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Real estate tax appeals look a lot like court room litigation

On Behalf of | Aug 9, 2022 | Real Estate Law

Owning your own home is an accomplishment, especially now. For the past few years, the New Jersey housing market has been, in a word, unprecedented, and even with the Federal Reserve rate hikes, there are still no signs of calm. But, for those who already own their home, they have an ongoing battle with their county tax assessor who thinks their real estate tax bill should increase every year. Luckily, they can appeal their tax assessment, but that appeal can look a lot like court room litigation.

Does that mean I have to be a lawyer to appeal?

No. You have two options. You can appeal by yourself, or you can hire a Mahwah, New Jersey, real estate attorney to represent you at the appeal. While the process is designed for non-lawyers to handle, remember, the person representing the county is very likely going to be an attorney. And, the process itself is set up to be quasi-judicial.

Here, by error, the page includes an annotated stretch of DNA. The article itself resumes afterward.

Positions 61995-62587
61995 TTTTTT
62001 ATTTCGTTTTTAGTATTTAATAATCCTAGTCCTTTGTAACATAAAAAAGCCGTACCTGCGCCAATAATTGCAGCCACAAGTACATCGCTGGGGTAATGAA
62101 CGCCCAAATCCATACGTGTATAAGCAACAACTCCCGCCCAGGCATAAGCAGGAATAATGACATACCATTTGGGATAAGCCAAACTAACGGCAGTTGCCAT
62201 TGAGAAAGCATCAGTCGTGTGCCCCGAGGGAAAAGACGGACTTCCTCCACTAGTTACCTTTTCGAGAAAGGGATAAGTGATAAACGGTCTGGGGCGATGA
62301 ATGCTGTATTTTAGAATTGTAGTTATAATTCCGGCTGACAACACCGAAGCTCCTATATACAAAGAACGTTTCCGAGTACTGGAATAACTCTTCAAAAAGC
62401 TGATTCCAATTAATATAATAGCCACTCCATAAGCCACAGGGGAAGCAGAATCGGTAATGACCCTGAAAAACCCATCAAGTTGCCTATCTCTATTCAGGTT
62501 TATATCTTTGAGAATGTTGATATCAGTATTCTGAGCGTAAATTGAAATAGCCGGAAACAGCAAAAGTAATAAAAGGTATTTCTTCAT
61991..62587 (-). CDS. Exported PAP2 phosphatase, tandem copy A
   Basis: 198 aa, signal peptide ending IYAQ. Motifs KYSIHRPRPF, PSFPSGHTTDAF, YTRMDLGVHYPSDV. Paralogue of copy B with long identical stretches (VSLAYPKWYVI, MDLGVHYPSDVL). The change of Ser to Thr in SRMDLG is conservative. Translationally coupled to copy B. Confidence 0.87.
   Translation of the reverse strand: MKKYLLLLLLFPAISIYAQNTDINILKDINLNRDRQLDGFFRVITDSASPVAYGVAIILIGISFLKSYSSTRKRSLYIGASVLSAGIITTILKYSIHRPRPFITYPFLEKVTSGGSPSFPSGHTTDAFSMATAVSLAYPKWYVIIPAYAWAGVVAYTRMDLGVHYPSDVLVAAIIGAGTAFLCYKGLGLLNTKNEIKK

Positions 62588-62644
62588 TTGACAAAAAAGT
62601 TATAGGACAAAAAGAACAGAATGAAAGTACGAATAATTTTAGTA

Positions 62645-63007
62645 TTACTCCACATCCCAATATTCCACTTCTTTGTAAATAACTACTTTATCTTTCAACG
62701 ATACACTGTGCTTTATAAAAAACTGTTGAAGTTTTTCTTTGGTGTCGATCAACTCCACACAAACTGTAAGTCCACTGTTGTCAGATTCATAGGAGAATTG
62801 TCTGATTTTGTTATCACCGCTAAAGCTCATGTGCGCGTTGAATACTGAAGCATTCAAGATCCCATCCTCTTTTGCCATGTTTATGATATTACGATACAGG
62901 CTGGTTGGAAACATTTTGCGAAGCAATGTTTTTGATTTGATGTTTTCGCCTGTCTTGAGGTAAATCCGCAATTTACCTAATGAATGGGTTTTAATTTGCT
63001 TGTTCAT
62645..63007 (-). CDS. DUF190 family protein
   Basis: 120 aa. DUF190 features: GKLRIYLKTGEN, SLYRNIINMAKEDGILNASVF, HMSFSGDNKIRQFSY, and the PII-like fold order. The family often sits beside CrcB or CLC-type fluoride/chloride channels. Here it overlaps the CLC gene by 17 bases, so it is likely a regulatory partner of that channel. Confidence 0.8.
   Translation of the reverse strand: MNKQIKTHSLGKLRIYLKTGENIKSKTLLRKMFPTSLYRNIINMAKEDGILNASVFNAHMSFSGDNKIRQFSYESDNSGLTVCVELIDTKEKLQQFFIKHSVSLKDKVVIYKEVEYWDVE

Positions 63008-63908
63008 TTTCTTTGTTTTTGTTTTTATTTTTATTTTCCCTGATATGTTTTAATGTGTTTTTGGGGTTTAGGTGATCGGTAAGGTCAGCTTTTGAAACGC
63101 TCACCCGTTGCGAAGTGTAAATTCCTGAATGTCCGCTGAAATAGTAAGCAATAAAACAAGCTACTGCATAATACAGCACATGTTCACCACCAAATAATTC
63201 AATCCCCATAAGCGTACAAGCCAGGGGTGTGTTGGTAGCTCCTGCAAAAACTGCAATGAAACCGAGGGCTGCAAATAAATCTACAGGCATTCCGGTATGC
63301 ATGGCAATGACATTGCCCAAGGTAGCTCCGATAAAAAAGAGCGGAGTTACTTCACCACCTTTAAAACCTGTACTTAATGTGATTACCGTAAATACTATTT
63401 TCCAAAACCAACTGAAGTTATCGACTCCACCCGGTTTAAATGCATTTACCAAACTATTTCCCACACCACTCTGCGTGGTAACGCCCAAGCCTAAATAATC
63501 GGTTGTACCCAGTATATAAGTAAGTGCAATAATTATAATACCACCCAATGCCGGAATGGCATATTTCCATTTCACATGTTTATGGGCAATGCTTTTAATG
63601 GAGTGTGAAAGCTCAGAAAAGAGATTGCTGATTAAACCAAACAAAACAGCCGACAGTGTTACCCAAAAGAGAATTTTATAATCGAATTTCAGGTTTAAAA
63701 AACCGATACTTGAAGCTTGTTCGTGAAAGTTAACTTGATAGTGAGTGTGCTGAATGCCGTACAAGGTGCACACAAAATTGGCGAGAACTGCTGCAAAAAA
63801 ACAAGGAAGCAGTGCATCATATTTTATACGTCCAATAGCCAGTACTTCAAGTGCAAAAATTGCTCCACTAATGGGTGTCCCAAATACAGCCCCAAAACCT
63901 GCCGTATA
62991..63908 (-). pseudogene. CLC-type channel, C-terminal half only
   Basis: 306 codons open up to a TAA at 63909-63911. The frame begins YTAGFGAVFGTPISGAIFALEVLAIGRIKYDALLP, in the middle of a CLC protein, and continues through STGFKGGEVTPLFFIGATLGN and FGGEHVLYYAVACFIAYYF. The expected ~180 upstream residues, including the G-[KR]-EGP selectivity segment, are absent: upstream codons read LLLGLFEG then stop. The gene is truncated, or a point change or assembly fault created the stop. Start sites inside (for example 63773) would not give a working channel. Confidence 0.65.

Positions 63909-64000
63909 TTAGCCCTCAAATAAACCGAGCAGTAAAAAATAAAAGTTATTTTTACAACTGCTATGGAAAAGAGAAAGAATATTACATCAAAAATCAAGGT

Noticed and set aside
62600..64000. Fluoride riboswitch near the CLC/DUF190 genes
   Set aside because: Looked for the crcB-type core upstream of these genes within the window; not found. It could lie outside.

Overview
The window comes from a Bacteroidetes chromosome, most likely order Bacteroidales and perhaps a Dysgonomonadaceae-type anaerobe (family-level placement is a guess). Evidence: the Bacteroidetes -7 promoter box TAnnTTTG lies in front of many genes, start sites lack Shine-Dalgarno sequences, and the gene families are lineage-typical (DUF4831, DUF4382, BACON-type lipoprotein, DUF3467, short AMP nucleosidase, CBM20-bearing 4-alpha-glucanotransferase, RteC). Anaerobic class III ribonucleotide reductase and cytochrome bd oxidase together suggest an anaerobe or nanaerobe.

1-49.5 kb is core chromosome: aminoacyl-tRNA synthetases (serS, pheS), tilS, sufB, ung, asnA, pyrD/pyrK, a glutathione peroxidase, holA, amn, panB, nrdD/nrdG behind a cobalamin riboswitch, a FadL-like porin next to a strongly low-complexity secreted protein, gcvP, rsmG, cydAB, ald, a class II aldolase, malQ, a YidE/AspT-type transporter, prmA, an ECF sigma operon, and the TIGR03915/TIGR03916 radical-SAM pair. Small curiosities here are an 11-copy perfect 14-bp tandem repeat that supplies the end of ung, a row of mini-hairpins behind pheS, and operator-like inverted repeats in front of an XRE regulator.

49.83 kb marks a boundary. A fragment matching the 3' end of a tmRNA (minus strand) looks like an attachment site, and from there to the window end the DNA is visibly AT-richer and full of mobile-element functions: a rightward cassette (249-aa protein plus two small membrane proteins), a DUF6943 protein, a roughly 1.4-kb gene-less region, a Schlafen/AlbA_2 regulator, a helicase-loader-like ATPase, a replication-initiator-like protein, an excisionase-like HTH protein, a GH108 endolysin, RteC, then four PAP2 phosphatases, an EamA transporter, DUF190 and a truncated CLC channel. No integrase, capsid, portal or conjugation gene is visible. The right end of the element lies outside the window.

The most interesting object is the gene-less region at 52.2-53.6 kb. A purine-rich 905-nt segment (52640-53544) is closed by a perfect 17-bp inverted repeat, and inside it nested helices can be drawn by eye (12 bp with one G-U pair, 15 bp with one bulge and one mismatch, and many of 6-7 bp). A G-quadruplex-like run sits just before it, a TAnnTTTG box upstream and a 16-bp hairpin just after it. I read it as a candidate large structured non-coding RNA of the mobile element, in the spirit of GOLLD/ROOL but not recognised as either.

How can I prepare?

The three keys to winning any adversarial proceeding is preparation, preparation and preparation. For a property tax appeal, this starts with deciding what you are arguing. Are you going to argue actual value, equalized taxable value or some kind of special value? Once you have decided this, you can decide how you are going to prove it.

What can I bring to prove my case?

It really depends on what you are trying to prove. If you are trying to prove that the actual value of your Mahwah, New Jersey, home is lower than assessed because of some damage, you will need photos of that damage, along with quotes to repair that damage. You can then argue that the actual value is the assessed value minus those repair costs, or if the assessed value is based on quality level, you can argue that the actual value should be at a lower quality level.

If you are using assessed values for other properties, you will need those values from the assessor. And, if you are using an alternate property appraisal, you will need both the appraisal and the appraiser.